I went through my book collection and pulled out a couple dozen books. My sister then agreed to donate a few of her books left over from her pre-teen days to help diversify out collection. Thanks Erin! That made a grand total of 30 books! Going through these old books was a lot like flipping through a photo album, each one conjuring an old memory. Like the Painted Veil, which was given to me to read during a three month backpacking trip out west. Or Culture Shock: Spain, the book my worried mom gave to me before I spent a summer studying in Alicante.

Then there’s this book, which is only getting donated because I happen to have two copies. I left a small message in the front cover for whomever may check it out. It reads: “Hello fellow Xenite! If you’re reading this book it looks like we have something in common. Should you care to share your obsession with another person, please e-mail me at DanaPod@gmail.com and we can set up a Xena marathon. Sincerely, a fan.”


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Day 5: Surprise a Friend With Movie Tickets and Babysitting

“When I was young, I used to admire intelligent people; as I grow older, I admire kind people.” –Abraham Joshua Heschel

IMG_0348I met my best friend Danielle in the 4th grade. We were both the shy, nerdy kids in class, and quickly bonded over our mutual awkwardness. Many of my favorite childhood memories include Danielle. Bumbling through dance classes. Summer vacations spent climbing sand dunes and lounging on the beach. The weekend nights we dressed up as the Spice Girls or Gwen Stefani and rocked out to  “Wannabe” and “I’m Just A Girl.”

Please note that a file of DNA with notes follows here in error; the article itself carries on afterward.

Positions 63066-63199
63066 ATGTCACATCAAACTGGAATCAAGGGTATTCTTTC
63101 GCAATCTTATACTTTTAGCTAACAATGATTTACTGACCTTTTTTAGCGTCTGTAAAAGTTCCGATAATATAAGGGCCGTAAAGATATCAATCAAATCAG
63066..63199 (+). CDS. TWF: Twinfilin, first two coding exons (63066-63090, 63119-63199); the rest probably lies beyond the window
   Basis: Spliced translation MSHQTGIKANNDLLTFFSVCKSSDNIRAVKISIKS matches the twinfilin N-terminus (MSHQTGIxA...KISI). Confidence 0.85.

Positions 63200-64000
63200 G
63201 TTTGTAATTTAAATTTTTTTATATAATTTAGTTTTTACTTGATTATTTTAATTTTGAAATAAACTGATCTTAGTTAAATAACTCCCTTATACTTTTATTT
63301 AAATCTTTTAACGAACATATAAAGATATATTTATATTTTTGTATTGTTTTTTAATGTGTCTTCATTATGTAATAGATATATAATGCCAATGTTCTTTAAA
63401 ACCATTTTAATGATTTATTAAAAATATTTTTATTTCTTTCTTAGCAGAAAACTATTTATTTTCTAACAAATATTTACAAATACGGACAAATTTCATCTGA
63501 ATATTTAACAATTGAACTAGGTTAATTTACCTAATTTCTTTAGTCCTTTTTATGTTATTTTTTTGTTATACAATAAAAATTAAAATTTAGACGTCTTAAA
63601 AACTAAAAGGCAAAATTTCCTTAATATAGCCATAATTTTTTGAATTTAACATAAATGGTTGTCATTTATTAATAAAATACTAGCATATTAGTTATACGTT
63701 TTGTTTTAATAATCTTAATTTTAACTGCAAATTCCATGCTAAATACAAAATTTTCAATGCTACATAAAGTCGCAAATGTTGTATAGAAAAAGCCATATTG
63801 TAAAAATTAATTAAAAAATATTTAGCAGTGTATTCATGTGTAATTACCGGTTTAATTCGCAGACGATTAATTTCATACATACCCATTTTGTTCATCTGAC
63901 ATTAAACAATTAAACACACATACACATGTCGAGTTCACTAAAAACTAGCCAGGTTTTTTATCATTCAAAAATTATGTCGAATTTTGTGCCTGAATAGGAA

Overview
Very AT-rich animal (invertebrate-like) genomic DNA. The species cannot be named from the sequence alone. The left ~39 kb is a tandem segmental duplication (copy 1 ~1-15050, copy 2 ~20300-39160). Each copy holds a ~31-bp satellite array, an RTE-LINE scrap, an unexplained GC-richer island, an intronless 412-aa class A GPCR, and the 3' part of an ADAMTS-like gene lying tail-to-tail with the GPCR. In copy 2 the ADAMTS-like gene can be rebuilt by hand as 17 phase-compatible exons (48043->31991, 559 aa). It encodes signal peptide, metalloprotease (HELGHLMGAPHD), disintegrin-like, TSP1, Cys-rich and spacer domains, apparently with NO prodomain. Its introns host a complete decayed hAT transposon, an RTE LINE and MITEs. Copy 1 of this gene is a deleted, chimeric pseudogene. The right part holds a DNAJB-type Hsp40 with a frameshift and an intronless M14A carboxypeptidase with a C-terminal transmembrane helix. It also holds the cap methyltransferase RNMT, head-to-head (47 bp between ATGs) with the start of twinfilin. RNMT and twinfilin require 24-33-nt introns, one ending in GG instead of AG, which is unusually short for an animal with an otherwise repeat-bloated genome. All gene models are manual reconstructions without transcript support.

My high school and college years saw many friends come and go but Danielle and I have always remained close. She’s seen me through heartbreak, cross country moves, quarter life crises, graduate school drop outs, marriage, and the birth of my son. She has been my shoulder to cry on when life got hard and the first person to congratulate me when I found success. She has been one of the more permanent, steadfast fixtures in my life, and for that I am very grateful.


Last January she welcomed her son into the world, and like all new parents, her priorities shifted. The time she used to spend focusing on herself became time she spent caring for her son. Date nights turned into family story and bath time. Late night movie marathon became late night feeding and diaper changing sessions. And meals out were traded in for plastic coated spoons of pureed carrots.

She is a great mother, and I know she wouldn’t trade parenthood in for anything, but as her friend it’s nice to be able to give her a couple hours of self-indulgence.

When I decided to gift her with movie tickets and babysitting I knew I wanted it to be a surprise. I contacted her husband who helped me coordinate a day and time to come over. He tricked her into thinking they were going out to run errands so she was all ready when I arrived. When I showed up and told her why I was really there she was pleasantly surprised. Afternoon movies always win out over running errands!